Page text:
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Previously on "Agency offering rates they can never pay..."

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  • northernladuk
    replied
    Originally posted by pr1 View Post

    You answered your own question before you asked it
    I've seen the clients rate at every gig I've been at, either by hanging round the printer or just chatting to them once I've got my feet under the table and all was correct. Can't deny that possibility is always there though.. BIDI.

    Leave a comment:


  • pr1
    replied
    Originally posted by northernladuk View Post

    Same but I have come across a few situations where the agent admitted they won't be paying the rate on the jobserve ad. In every case they blamed the client dropping the rate. I actually took one of the roles as the rate offered was only a few 10's of pounds different and the reduced figure was still a good rate. No sniff of any underhandness going on. Just a case of the agent overstating the rate on jobserve which they admitted.

    Interestingly enough I don't think I've had the agents pulling any of the tricks that we see on here from time to time. I'd like to believe if you can convince the agent you know what you are doing from the off they'll not pull the funnies on you. I can't help feeling that some of the people that have fallen foul of agency tricks are partly responsible for giving them the opportunity to do so. Maybe not in this case as it's rather more complicated. They are salespeople and do this day in day out so will be very good and manipulating situations. I don't believe there are many 'bad eggs' that will try pull the wool over every single contractor. Surely they won't last very long if they aren't a bit smart about it? Or have I just not come across one of these... or have I met one and they've played me like a fiddle and I didn't know?
    Part of the fun of contracting.
    You answered your own question before you asked it

    Leave a comment:


  • Lance
    replied
    most agencies are fairly honest (yeah I know).
    At the end of the day they won't last long if they get a bad reputation. Clients don't like them being twats.

    And a lot of the larger agencies with larger clients are on a fixed margin anyway.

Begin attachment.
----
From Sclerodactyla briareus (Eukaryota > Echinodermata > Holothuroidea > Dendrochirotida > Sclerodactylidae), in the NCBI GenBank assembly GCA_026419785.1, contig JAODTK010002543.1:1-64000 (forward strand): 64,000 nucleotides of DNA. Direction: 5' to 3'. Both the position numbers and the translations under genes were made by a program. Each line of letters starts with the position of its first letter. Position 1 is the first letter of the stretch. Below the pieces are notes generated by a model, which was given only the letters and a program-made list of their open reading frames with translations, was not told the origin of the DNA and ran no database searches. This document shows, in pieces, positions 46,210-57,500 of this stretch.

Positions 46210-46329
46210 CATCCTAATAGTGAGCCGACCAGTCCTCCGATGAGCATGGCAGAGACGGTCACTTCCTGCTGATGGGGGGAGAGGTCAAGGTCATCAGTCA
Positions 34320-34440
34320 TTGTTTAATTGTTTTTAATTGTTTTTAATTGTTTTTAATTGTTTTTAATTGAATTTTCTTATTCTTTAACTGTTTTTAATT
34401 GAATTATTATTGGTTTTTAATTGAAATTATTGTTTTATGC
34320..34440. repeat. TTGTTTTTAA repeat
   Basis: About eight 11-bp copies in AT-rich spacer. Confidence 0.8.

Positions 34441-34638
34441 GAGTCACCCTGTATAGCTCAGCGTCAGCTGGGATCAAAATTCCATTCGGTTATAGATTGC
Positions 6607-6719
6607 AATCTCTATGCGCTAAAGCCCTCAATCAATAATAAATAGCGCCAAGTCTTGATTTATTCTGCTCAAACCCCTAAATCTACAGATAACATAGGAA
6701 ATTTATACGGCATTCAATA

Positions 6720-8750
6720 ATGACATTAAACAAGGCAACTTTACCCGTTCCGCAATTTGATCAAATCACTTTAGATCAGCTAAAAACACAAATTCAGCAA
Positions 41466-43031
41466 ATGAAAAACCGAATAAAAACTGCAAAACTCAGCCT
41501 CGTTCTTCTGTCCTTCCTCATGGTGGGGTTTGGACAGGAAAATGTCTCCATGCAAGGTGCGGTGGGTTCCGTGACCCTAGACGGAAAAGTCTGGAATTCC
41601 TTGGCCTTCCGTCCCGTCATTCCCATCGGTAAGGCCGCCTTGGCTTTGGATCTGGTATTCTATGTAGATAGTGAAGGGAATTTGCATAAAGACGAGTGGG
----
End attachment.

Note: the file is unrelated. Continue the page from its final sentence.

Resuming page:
Leave a comment:


  • krytonsheep
    replied
    I had a situation where I went for a role (wasn't advertised anywhere) with an hourly rate of £xx. Got it. The agency phoned to say there had been a mix up and the client were only willing to pay the rate I'd been quoted, to the agency itself. They asked if I'd be happy with a slightly reduced rate so the agency can take a few quid per hour commission.

    I was annoyed, but it sounded like a genuine mistake so I agreed to it on the understanding of ramping the rate up on renewal (which I managed to do several times). The client had lots of contractors off a preferred supplier list, but I believe I was the first from this particular agency who had never dealt with the client before.

    After a few months I chatted with someone in accounts at the client to double check how much the agency were invoicing/taking commission, and it was correct.


    Leave a comment:


  • northernladuk
    replied
    Originally posted by ladymuck View Post
    I've never had an agent pull the scenario the OP has described, as I've always gotten the rate I've asked for.

    I have subsequently found out that I could have gotten more money on several occasions but, as I was happy with what I was being paid, I didn't get the arse over it.
    Same but I have come across a few situations where the agent admitted they won't be paying the rate on the jobserve ad. In every case they blamed the client dropping the rate. I actually took one of the roles as the rate offered was only a few 10's of pounds different and the reduced figure was still a good rate. No sniff of any underhandness going on. Just a case of the agent overstating the rate on jobserve which they admitted.

    Interestingly enough I don't think I've had the agents pulling any of the tricks that we see on here from time to time. I'd like to believe if you can convince the agent you know what you are doing from the off they'll not pull the funnies on you. I can't help feeling that some of the people that have fallen foul of agency tricks are partly responsible for giving them the opportunity to do so. Maybe not in this case as it's rather more complicated. They are salespeople and do this day in day out so will be very good and manipulating situations. I don't believe there are many 'bad eggs' that will try pull the wool over every single contractor. Surely they won't last very long if they aren't a bit smart about it? Or have I just not come across one of these... or have I met one and they've played me like a fiddle and I didn't know?
    Part of the fun of contracting.

    Leave a comment:


  • eek
    replied
    Originally posted by ladymuck View Post
    I've never had an agent pull the scenario the OP has described, as I've always gotten the rate I've asked for.

    I have subsequently found out that I could have gotten more money on several occasions but, as I was happy with what I was being paid, I didn't get the arse over it.
    +1 - I'm sure I've got contracts as I was more profitable than other options (I was happy with the pay so it didn't matter).

    The OPs story is a strange one, I still can't work out what the agent was hoping to achieve by doing what he was doing.

    Leave a comment:


  • ladymuck
    replied
    I've never had an agent pull the scenario the OP has described, as I've always gotten the rate I've asked for.